Thursday, April 25, 2019

HR 2019 Introduced – Smart Water

Earlier this month Rep. McNerney (D,CA) introduced HR 2019, the Smart Energy and Water Efficiency Act of 2019. The bill would require DOE carry out a smart energy and water efficiency management pilot program.

The $15 million grant program {§2(c)} would be designed to help eligible entities to demonstrate advanced and innovative technology-based solutions that would {§2(b)(2)}:

Increase and improve the energy efficiency of water, wastewater, and water reuse systems to help communities across the United States make significant progress in conserving water, saving energy, and reducing costs;
Support the implementation of innovative processes and the installation of advanced automated systems that provide real-time data on energy and water; and
Improve energy and water conservation, water quality, and predictive maintenance of energy and water systems, through the use of internet-connected technologies, including sensors, intelligent gateways, and security embedded in hardware.

Moving Forward

McNerney is a member of the House Science, Space, and Technology Committee to which this bill was assigned for consideration. This means that there is a good chance that the bill will be considered in Committee.

I see nothing in the bill that would engender any serious opposition, but the inclusion of the $15 million grant program means that money would have to be taken from somewhere to fund the program. This means that it will be difficult to get the bill through committee deliberations. I suspect that if the bill did make it through the committee it would receive bipartisan support and would thus be considered in the House under the suspension of the rules process.


I initially looked at this bill because it was initially billed as an attempt to “provide for a smart water resource management pilot program.” Anytime I see ‘smart’ as a modifier to any process I am hoping to see some mention of cybersecurity to protect those ‘smart’ activities. I was disappointed when I read the actual text of this bill. There is only a single mention of cybersecurity in the bill and that is the passing mention of a rather generic cybersecurity technique (security embedded in hardware) in the discussion of ‘internet connected devices’ that would be encouraged by the grant program.

While the use of hardware security modules will certainly have a place in the cybersecurity processes used to protect ‘smart water systems’ it is hardly the be-all and end-all of cybersecurity techniques that would have to be employed to ensure the safe and security operations of such systems.

If McNerney is really serious about encouraging the use of internet connected devices in the physical operation of municipal water systems (and I am sure that he is), he really should have included a much more detailed discussion of cybersecurity practices in this bill. First he would have had to start off with the definitions of a number of cybersecurity terms (see my suggested definitions). Then, he would have had to include specific cybersecurity language in grant requirements. Legislation is not the place to get into specific cybersecurity techniques, but two specific items could have been added to this bill to address cybersecurity issues.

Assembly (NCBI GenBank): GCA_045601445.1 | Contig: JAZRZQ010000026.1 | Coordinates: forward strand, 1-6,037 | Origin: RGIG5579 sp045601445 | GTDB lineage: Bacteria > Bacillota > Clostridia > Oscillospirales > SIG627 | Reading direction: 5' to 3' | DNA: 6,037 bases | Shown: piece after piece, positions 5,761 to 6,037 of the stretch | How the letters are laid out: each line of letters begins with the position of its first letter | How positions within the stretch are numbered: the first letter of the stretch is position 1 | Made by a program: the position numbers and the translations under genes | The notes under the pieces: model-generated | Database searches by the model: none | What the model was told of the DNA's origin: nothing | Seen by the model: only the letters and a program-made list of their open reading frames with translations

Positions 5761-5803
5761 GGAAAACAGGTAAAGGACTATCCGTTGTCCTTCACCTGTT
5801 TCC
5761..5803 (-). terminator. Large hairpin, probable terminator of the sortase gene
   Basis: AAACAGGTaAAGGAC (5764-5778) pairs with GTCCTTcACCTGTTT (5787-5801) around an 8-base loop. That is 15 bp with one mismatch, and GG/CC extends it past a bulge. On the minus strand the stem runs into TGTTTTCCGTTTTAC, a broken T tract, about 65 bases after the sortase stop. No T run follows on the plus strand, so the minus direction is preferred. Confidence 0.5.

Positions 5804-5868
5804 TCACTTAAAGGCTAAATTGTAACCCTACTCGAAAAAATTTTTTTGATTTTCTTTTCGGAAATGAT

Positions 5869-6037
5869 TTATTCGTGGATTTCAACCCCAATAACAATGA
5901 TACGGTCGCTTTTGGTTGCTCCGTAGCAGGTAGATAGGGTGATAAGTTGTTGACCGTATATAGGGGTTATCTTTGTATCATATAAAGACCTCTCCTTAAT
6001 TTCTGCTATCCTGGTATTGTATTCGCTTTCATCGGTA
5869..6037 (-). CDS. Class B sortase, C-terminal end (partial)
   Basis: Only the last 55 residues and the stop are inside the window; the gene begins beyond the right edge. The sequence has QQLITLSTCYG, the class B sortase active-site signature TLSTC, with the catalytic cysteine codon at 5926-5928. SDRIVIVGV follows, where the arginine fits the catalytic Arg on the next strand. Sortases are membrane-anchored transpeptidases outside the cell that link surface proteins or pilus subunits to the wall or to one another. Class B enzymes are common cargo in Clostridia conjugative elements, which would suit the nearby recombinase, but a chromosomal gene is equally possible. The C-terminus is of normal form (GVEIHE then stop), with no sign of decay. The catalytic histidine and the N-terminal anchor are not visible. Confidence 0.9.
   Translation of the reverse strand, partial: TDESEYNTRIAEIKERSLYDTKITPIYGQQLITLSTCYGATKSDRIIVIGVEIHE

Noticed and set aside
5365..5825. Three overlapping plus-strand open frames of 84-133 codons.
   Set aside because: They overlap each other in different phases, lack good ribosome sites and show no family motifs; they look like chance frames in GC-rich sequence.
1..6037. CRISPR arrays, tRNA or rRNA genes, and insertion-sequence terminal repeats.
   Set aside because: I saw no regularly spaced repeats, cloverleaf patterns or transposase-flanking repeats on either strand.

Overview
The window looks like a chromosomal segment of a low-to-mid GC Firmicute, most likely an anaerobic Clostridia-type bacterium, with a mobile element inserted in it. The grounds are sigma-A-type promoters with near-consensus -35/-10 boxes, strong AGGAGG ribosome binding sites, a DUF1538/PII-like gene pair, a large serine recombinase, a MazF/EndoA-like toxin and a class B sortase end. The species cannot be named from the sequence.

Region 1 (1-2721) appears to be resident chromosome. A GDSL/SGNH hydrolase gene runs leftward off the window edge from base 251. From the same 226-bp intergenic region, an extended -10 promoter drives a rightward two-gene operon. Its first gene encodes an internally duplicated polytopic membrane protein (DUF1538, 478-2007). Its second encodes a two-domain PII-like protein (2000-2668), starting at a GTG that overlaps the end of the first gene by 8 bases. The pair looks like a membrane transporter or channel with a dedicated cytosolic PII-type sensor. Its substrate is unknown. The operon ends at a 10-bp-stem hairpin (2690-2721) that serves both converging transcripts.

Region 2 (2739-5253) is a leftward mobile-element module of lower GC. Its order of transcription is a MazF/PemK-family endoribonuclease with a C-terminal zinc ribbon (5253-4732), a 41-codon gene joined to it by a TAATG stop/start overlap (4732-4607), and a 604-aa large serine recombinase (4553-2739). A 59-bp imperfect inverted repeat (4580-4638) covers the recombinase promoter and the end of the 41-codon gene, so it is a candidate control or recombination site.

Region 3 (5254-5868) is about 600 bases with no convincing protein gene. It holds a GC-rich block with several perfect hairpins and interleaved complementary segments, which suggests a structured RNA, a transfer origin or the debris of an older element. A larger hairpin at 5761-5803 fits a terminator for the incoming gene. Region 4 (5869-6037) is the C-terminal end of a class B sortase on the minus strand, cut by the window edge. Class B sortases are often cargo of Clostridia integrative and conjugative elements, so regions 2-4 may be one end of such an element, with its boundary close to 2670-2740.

First the Secretary should have been required to work with NIST and independent standard setting organizations in the water sector to establish voluntary cybersecurity standards for smart water systems. The language below is a quick example of how such language could have been included in the bill by inserting a new paragraph (c).

(c) Voluntary Cybersecurity Standards:

(1) The Secretary, in coordination with the Director of the National Institute of Standards and Technology, will work with one or more independent standards setting organizations recognized by the water sector to develop a set of voluntary standards to reduce the cybersecurity risks associated with the information technology and control systems associated with smart water systems.

(2) The voluntary standards would include requirements to:

(A) Identify the components and communications networks used in the smart water system;
(B) Monitoring components and communications to identify unauthorized access or process changes;
(C) Identify the known cybersecurity risks associated with those components and communications networks;
(D) Establish methods to be used to mitigate those known risks;
(E) Define the processes used to identify newly discovered cybersecurity risks including membership in industry information sharing and analysis centers; and
(F) Establish requirements and methods for reporting cybersecurity incidents.

Then paragraph (b)(2) would then be modified:

(C) improve energy and water conservation, water quality, and predictive maintenance of energy and water systems, through the use of internet-connected technologies, including sensors, and intelligent gateways, and security embedded in hardware.; and
(D) address adoption of the voluntary cybersecurity standards described in §2(c).

These changes would help to ensure that smart water systems do not become an easy method for a smart attack on a community.

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